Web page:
Covid-19 - Staffing, Reimbursements and other employment terms
The BMA expects general practice to be provided with additional funding to meet all extra costs associated with care in the community during the COVID emergency, and that the funding will be flexible to adapt to the changes that are required.
It is expected that NHS England will release information about funding for general practice very soon.
With the support of the Association of Independent Specialist and Medical Accountants (AISMA) the BMA have produced a template that practices can use to claim for the expenses of opening as normal on Bank Holidays.This includes staff expenses, salaried GPs, locum (up to maximum rate), partners, and an amount to cover daily non-staff expenses. Access the template here.
Acas has dedicated Covid-19 information pages for Employers (and Employees, this will help Employers understand what an employee can expect)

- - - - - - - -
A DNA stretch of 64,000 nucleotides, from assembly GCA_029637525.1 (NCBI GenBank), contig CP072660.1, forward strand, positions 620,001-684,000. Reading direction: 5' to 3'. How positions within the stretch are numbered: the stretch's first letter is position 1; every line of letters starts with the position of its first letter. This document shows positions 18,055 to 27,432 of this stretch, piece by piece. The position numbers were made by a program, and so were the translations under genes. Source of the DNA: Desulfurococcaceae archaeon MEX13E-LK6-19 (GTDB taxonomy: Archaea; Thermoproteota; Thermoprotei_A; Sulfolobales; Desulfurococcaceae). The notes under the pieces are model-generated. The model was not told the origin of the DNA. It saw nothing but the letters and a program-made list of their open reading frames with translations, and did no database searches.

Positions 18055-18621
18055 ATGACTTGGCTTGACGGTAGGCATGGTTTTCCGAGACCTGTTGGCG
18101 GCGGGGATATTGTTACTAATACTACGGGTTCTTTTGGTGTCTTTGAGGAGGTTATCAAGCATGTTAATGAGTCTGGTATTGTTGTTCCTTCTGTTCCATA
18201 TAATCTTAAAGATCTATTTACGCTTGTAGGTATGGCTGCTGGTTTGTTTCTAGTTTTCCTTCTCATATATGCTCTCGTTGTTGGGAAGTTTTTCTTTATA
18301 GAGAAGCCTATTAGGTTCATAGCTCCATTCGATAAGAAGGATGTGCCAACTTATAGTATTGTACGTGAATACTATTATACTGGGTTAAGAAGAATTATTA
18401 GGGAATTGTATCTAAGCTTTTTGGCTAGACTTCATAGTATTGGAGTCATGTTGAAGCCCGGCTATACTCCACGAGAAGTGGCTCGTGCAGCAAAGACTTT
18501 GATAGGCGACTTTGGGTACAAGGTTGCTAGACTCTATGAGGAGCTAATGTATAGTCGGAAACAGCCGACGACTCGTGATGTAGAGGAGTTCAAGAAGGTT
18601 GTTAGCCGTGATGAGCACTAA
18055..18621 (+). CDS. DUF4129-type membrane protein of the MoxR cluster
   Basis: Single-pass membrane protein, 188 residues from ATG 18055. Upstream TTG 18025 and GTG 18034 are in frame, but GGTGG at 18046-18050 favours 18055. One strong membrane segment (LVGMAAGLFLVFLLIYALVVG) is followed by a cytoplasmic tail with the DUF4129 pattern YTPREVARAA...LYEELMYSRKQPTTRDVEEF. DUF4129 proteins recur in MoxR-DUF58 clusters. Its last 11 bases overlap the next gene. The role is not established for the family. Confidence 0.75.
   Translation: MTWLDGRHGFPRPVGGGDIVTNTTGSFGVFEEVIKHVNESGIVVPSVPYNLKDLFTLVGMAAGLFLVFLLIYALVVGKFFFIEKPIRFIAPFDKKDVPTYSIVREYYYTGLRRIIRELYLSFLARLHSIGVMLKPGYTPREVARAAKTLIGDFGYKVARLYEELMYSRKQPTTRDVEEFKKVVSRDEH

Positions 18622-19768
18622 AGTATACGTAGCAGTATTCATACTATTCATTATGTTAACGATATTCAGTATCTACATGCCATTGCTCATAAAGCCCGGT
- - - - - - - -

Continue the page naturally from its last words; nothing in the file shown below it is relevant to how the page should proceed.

There is another website with Covid-19 advice around employment, Money Advice Services. This is aimed at employees, however, I think it is useful in informing employers of an employee expectation or entitlement.
The Government is putting into place a scheme whereby employers will be able to claim refunds for 2 weeks SSP for every eligible employee.
We have been asked if the government job retention scheme, that allows employers to furlough staff and claim back up to 80% of staff wages, will apply to practices. The scheme guidance indicates that public sector and public-funded jobs are not eligible for the scheme.
The guidance states:-
The government expects that the scheme will not be used by many public sector organisations, as the majority of public sector employees are continuing to provide essential public services or contribute to the response to the coronavirus outbreak.
Where employers receive public funding for staff costs, and that funding is continuing, we expect employers to use that money to continue to pay staff in the usual fashion – and correspondingly not furlough them.
This also applies to non-public sector employers who receive public funding for staff costs. Organisations who are receiving public funding specifically to provide services necessary to respond to COVID-19 are not expected to furlough staff.